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Governor Roy Cooper today said a stay at home order across the state will remain in effect until May 8.

The governor also released a three-phase plan once certain benchmarks are met to reopen businesses currently closed under Executive Order 120.

Currently, the governor said, there 7,608 confirmed cases of the novel coronavirus with 486 people in hospitals. There have been 253 deaths in the state.

In discussing the continuation of the stay at home order, Cooper said, “Last month our state took strong actions to slow the spread of this pandemic. We know these actions save lives.”

The state also knows, “We can’t keep staying at home in the long run. Now we know what’s needed to transition out of the restrictions and what a new normal will look like.”

Last week the state laid out some general steps on a path forward. “We did an increase in testing and tracing. We need our trends to be headed in the right direction.”

Cooper said the White House shared similar guidance with states “and we have incorporated much of that guidance in our plan.”

But, he said, after a thorough analysis of the details of testing, tracing and trends, “It’s clear that we are flattening the curve but our state is not ready to lift restrictions yet. We need more time to slow the spread of the virus before we can begin easing those restrictions.”

Therefore, the governor said, he was extending the stay at home order until May 8. “This will include continued closure of dine-in restaurants and bars as well as the same close contact-type businesses like hair salons, nail salons, movie theaters and others that are in the previously signed executive order 120.”

Cooper said it is important to get the state’s economy moving and the state is helping with unemployment insurance payments, stimulus money and many businesses which continue to be open. “But I will not risk the health of our people or our hospitals and easing these restrictions now would do that. This decision is based on data that we can see in our critical categories. I know people want their lives and their livelihoods back and I have a plan to do that but first we need to hit certain metrics because the health and safety of North Carolinians is our number one priority.”

Cooper said members of the business community provided the administration ways on how they could safely operate.

The state has developed a three stage plan to move forward, a plan which Cooper said will stimulate the economy while protecting health. 

In the first phase, once certain benchmarks are hit, the stay at home order will remain in place, but it will be modified to allow more reasons to leave home, including commercial activity and any business allowed to be opened such as clothing stores, sporting goods stores, book stores and other retailers. “That will open more opportunities to go out safely without the restriction of only going out for needed supplies.”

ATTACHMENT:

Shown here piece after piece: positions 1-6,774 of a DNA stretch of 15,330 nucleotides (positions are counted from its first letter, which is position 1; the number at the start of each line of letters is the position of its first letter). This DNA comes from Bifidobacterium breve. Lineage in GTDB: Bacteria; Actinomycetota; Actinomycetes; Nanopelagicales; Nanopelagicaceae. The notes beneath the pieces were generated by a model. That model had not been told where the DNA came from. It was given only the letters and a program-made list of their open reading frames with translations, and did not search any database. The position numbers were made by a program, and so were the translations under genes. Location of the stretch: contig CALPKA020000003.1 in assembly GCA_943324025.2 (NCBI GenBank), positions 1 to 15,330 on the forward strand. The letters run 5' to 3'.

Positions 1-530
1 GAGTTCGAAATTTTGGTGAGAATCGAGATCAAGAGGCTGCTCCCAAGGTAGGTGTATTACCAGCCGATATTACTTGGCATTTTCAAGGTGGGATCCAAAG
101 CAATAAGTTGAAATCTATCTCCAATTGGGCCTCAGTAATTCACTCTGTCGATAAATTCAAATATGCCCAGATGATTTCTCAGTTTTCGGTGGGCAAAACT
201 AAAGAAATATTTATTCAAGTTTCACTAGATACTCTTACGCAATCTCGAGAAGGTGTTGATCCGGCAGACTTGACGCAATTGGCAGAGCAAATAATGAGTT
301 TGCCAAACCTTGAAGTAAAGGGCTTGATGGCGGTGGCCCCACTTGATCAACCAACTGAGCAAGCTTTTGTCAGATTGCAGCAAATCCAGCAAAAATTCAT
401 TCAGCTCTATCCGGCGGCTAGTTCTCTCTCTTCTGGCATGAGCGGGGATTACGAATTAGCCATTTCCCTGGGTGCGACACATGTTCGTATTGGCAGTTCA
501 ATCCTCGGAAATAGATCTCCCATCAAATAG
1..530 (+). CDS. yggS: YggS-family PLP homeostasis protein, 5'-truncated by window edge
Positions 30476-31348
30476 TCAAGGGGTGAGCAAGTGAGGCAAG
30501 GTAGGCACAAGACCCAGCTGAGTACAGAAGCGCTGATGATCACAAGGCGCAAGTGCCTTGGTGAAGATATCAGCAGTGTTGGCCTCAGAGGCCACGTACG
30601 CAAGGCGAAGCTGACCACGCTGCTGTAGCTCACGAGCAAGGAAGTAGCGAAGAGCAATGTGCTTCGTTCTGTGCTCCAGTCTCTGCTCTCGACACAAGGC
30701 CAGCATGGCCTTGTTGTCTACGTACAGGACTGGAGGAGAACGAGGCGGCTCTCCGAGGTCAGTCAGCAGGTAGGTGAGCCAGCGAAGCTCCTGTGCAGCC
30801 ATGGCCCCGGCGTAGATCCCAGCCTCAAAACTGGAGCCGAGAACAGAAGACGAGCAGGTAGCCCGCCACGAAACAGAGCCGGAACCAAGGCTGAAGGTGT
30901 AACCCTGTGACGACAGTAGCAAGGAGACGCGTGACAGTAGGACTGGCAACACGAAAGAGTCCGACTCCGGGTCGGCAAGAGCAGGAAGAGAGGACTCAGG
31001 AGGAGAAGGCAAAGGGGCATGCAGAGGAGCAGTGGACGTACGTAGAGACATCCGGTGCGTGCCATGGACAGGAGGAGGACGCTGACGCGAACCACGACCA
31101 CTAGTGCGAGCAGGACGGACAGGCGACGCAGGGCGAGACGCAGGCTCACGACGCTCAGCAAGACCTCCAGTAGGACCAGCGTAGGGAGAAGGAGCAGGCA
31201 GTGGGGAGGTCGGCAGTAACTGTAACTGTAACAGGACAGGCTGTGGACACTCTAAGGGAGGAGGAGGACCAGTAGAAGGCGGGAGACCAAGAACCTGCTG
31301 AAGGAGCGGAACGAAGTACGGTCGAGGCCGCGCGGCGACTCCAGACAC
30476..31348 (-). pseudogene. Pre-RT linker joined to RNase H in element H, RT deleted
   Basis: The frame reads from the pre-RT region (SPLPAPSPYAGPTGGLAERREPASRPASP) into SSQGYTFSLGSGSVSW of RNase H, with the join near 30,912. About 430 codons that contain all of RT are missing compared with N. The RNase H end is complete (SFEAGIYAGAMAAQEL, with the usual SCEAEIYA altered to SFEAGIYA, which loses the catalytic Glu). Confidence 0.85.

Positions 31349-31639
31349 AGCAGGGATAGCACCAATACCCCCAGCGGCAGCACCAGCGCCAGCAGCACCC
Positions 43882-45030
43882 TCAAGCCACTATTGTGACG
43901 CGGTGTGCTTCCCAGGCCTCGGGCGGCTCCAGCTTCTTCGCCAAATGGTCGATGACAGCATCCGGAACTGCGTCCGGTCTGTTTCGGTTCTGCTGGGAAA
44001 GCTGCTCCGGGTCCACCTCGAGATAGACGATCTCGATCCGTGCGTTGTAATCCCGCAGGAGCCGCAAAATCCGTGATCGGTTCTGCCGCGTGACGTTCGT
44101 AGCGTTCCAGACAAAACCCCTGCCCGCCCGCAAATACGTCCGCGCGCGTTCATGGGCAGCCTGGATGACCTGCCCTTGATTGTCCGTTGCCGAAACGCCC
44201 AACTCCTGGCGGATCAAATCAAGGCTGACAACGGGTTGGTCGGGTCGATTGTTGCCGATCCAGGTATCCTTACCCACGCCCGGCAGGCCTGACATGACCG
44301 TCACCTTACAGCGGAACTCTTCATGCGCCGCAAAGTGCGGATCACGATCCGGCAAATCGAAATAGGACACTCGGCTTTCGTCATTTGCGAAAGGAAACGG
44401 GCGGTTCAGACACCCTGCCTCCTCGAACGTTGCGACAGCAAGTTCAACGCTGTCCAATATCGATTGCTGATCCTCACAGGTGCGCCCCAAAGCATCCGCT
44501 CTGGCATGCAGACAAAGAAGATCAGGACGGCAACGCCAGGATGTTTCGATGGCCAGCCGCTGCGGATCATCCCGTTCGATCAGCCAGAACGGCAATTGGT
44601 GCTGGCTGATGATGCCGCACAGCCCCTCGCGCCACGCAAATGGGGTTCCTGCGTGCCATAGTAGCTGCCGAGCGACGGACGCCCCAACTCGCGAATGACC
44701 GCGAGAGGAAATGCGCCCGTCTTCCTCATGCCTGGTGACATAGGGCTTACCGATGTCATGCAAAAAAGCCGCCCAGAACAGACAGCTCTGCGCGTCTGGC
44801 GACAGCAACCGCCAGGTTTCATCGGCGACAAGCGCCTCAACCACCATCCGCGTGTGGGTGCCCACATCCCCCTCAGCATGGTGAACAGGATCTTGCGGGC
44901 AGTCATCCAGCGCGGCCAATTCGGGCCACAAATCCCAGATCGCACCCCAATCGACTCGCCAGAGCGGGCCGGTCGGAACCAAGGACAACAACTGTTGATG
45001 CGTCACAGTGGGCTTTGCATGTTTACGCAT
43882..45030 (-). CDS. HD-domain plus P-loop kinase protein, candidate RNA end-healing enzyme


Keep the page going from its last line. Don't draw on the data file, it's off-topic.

Those retailers will still need to implement social distancing for employees and customers as well as enhanced hygiene and cleaning. He also said they would need to screen their employees for symptoms.

Mass gatherings would still be limited to 10 people or fewer in phase one. “But our parks can reopen in phase one so long as they follow the mass gathering limitation. Our outdoor exercise will continue to be encouraged.”

Face coverings will still be encouraged when social distancing isn’t possible.

He said the same restrictions in this phase and other phases would remain in place for nursing homes and other congregate living settings. “This virus is still going to be with us so we have to be extra careful.”

After a minimum of two to three weeks has passed and the state continues to hit its marks, the state can enter phase two. “Here the stay at home order can be lifted but we will still encourage the vulnerable population, those people who are most at risk of becoming seriously ill, we will encourage them to stay at home.”

Cooper said in phase two, churches, restaurants and bars as well as other businesses can open their doors for people as long as they operate at reduced capacity. “The number of people allowed at a mass gathering will be increased.”

After a minimum of four to six weeks has passed and the state continues to hit its marks, the state can then enter into phase three. “In this phase, the guidance for vulnerable populations, those at risk, they will continue to loosen. There will be increased capacity for bars, restaurants and other businesses and entertainment venues and houses of worship.”

In phase three the mass gathering ban will increase to allow more people. “In all of the phases strict rules will continue to apply in nursing homes and our congregate living facilities.”

Said Cooper: “It’s important to know as we move through these phases, if our infections spike or our benchmark trends start to move in the wrong direction, we may have to move back to a previous phase in order to protect public health. As we’re doing now, we will continue to use the best science and data available to make those decisions and continue to make our consultations with business and industry leaders.”

The governor said, “I know people in our state are eager to move forward and we will get there, but right now I appreciate everyone who is taking this seriously and staying at home to protect themselves and others. We know we won’t go back to the way we lived in January or February of this year any time soon. We need a vaccine and we need more ways to determine our level of immunity.

“But if we keep protecting ourselves and go back to work and play carefully, we can rebuild the damage that this virus has done to our state. North Carolinians are tough. We’ve been through trying times and I know we will have that resiliency to look out for each other, encourage each other and support each other as we beat this virus and we will beat this virus.”